jumpdest
    dup1
    mul
    swap1
    jump

The return address -RTN_SQUARE - and the destination address - SQUARE - are pushed on the stack as constants and remain unchanged as they move on the stack, such that only those constants are passed to each JUMP. They are effectively static. We can track the motion of constants on the data stack at validation time, so we do not need unconstrained dynamic jumps to implement subroutines.

The above is the simplest analysis that suffices. A more powerful analysis that takes in more use cases is possible – slower, but still linear-time.

Validation

We can validate the safety of contracts with a static analysis that takes time and space linear in the size of the code, as shown below. And since we can, we should.

Performance

Validating safe control flow at initialization time has potential performance advantages.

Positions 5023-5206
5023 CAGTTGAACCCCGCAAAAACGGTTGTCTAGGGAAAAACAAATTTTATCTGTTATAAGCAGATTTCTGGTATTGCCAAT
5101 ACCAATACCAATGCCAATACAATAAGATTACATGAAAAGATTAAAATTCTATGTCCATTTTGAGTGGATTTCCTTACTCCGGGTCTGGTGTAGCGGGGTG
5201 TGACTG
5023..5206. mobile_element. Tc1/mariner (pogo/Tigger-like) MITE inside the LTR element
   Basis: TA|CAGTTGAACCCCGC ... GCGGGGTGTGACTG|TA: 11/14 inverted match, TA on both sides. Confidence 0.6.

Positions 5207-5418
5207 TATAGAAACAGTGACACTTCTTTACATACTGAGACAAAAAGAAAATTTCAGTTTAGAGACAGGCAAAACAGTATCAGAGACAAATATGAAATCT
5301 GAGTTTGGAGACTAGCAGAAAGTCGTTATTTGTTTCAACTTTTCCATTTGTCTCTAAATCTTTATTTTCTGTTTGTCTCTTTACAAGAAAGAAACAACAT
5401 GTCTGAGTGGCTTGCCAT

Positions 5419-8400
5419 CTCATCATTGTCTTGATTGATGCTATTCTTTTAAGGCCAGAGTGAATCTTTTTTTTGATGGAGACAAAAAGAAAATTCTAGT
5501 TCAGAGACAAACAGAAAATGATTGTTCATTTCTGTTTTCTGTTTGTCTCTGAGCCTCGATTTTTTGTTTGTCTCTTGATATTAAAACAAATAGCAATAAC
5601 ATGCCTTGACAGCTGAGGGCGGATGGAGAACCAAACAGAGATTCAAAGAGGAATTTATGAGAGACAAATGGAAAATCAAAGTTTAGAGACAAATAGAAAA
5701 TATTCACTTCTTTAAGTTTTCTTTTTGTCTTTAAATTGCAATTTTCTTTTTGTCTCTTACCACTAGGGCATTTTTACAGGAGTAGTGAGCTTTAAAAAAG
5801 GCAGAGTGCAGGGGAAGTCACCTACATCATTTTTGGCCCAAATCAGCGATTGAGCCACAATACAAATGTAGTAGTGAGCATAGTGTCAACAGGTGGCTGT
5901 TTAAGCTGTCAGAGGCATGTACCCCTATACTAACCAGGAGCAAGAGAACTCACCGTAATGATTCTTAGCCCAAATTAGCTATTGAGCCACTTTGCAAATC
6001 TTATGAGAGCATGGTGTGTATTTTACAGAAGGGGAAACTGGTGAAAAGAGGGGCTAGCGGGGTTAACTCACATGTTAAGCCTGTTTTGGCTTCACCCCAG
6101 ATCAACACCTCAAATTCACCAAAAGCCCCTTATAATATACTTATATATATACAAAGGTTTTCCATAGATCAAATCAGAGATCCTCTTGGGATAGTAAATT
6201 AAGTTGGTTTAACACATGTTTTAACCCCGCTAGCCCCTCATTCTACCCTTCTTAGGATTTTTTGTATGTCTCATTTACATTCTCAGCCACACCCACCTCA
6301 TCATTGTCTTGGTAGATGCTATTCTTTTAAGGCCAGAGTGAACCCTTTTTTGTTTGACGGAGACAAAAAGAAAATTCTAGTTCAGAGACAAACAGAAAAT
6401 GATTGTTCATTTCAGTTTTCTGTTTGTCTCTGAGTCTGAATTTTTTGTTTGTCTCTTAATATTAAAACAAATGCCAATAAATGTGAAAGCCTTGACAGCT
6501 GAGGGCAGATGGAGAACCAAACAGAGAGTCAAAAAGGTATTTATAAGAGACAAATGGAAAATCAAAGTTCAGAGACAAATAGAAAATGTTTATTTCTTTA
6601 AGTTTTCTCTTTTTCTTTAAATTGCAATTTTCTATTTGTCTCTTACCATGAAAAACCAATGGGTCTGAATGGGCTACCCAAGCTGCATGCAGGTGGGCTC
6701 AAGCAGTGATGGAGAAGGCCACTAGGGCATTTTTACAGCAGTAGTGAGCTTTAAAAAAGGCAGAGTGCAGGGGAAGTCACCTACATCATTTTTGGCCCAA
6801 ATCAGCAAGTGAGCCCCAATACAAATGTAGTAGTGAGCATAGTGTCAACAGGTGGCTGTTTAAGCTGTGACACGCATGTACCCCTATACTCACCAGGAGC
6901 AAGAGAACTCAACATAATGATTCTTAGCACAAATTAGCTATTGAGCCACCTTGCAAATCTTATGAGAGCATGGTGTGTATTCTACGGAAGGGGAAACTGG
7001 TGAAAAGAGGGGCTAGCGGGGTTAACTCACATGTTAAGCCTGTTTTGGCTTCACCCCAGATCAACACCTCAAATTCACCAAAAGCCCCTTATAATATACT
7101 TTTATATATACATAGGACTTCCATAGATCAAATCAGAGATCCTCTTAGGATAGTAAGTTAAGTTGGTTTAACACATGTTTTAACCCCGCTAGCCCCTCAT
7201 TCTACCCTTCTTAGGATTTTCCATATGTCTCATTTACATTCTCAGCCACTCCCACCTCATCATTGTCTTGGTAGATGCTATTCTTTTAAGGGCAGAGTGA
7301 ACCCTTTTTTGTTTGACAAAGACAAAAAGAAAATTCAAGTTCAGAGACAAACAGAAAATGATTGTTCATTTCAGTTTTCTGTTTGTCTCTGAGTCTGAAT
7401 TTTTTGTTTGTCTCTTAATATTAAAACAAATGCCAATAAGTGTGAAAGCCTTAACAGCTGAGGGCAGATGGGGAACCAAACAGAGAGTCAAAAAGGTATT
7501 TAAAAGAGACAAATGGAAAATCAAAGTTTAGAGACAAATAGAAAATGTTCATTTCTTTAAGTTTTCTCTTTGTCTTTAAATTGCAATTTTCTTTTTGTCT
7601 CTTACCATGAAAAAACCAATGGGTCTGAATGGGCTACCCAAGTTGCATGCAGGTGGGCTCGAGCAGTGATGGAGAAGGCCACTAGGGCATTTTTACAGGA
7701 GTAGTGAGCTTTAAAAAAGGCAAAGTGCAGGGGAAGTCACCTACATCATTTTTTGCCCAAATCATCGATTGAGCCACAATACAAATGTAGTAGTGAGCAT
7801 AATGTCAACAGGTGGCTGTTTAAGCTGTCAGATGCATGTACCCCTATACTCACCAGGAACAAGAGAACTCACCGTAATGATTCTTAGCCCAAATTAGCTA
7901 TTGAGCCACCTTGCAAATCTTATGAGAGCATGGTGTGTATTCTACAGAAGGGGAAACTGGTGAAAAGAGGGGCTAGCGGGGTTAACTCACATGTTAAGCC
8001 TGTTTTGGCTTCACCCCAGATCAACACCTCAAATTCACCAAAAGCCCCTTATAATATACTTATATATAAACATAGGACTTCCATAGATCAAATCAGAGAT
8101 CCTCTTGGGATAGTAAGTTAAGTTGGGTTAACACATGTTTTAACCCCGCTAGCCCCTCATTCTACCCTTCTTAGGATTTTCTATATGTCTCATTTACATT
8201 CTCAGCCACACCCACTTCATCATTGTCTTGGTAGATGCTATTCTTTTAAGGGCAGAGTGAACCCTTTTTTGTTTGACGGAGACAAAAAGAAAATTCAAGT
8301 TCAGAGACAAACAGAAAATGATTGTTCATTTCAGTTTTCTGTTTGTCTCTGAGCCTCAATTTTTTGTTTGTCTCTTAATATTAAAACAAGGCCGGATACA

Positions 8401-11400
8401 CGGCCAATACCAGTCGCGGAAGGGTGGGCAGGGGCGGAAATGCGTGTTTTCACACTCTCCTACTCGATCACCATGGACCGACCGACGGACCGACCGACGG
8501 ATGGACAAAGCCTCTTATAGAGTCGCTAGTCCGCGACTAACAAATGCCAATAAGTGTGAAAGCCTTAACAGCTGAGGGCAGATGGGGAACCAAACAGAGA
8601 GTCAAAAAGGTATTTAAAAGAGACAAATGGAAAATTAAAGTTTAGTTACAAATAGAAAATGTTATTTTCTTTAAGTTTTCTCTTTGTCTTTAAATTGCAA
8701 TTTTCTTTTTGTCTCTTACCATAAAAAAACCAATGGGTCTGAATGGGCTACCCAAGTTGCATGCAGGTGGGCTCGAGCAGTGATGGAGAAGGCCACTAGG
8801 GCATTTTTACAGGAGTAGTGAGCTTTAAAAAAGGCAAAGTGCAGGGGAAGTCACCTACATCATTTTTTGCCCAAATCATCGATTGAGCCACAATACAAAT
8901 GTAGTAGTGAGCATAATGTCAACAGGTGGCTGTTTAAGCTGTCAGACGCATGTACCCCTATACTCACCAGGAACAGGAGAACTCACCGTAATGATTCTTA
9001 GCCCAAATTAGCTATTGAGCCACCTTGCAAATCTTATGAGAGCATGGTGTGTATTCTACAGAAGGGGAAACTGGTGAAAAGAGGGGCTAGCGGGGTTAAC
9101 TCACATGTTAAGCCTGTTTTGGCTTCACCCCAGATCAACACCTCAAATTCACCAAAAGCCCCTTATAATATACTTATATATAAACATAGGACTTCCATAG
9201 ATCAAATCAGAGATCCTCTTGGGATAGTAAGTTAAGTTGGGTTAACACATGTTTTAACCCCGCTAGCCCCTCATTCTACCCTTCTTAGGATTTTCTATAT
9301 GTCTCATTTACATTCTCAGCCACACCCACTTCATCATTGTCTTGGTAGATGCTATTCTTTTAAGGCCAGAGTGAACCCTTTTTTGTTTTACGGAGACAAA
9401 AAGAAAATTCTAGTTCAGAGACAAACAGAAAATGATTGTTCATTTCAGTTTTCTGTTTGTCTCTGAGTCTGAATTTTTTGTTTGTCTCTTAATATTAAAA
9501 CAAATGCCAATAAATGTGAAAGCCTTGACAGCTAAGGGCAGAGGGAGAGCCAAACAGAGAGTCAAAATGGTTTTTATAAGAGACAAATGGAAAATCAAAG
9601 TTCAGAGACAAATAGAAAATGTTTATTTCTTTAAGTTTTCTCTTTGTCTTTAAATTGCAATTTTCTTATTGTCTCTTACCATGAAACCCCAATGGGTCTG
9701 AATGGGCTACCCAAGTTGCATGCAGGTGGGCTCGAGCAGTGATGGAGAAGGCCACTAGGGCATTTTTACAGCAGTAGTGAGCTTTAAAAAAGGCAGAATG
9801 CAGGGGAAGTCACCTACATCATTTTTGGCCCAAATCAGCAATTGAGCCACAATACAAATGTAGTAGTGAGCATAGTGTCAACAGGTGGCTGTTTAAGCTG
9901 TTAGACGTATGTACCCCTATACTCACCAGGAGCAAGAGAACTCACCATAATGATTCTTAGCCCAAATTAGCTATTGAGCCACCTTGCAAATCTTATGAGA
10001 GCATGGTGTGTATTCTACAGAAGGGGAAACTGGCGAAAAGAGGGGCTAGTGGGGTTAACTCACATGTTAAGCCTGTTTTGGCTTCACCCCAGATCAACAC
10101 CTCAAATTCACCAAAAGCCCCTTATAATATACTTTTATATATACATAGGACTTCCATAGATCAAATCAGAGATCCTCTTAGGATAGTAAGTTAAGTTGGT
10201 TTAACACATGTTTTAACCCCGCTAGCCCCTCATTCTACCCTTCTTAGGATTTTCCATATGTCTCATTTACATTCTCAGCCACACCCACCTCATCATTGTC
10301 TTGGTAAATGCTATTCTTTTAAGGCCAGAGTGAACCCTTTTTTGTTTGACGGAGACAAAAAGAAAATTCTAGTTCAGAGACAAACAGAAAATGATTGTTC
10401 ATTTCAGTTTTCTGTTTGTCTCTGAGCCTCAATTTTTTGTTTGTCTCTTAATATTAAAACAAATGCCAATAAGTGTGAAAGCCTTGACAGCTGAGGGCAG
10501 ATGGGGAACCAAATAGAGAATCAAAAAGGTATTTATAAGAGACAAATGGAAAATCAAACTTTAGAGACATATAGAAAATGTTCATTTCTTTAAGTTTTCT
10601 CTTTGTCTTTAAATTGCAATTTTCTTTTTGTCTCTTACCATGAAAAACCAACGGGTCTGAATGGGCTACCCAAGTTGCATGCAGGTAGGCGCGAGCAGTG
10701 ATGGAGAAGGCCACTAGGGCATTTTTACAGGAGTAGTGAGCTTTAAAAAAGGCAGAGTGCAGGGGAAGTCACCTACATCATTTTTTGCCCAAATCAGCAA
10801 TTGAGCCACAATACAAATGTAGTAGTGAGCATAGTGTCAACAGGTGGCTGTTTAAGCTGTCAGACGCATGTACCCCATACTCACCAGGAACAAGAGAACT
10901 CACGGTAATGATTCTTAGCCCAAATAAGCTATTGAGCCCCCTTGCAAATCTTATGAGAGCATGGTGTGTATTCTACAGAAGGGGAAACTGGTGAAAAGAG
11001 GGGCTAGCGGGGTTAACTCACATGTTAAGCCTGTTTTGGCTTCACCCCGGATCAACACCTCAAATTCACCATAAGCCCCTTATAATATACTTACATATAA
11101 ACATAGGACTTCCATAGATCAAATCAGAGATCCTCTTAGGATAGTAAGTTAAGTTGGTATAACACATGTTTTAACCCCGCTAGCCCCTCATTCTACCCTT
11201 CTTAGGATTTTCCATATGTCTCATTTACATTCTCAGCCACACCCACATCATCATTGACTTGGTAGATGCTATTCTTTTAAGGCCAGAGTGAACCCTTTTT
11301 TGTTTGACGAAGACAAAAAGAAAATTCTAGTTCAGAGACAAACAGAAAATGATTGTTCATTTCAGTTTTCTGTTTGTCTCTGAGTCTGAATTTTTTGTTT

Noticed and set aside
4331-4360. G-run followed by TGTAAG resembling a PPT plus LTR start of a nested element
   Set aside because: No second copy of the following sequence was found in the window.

• Static jumps do not need to be checked at runtime.
  • Stack underflow does not need to be checked for at runtime.

Specification

Validity

In theory, theory and practice are the same. In practice, they’re not. – Albert Einstein

We define a safe EVM contract as one that cannot encounter an exceptional halting state. We validate safety at initialization time to the extent practical.

Exceptional Halting States

The execution of each instruction is defined in the Yellow Paper as a change to the EVM state that preserves the invariants of EVM state. At runtime, if the execution of an instruction would violate an invariant the EVM is in an exceptional halting state. The Yellow Paper defined five such states.

  1. Insufficient gas
  2. More than 1024 stack items
  3. Insufficient stack items
  4. Invalid jump destination
  5. Invalid instruction

A program is safe iff no execution can lead to an exceptional halting state.

We would like to consider EVM programs valid iff they are safe.